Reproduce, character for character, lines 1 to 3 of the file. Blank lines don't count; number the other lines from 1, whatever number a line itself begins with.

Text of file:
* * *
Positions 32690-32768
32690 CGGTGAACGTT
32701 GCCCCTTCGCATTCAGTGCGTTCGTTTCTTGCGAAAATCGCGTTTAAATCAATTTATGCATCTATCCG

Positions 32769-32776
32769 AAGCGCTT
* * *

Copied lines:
Positions 32690-32768
32690 CGGTGAACGTT
32701 GCCCCTTCGCATTCAGTGCGTTCGTTTCTTGCGAAAATCGCGTTTAAATCAATTTATGCATCTATCCG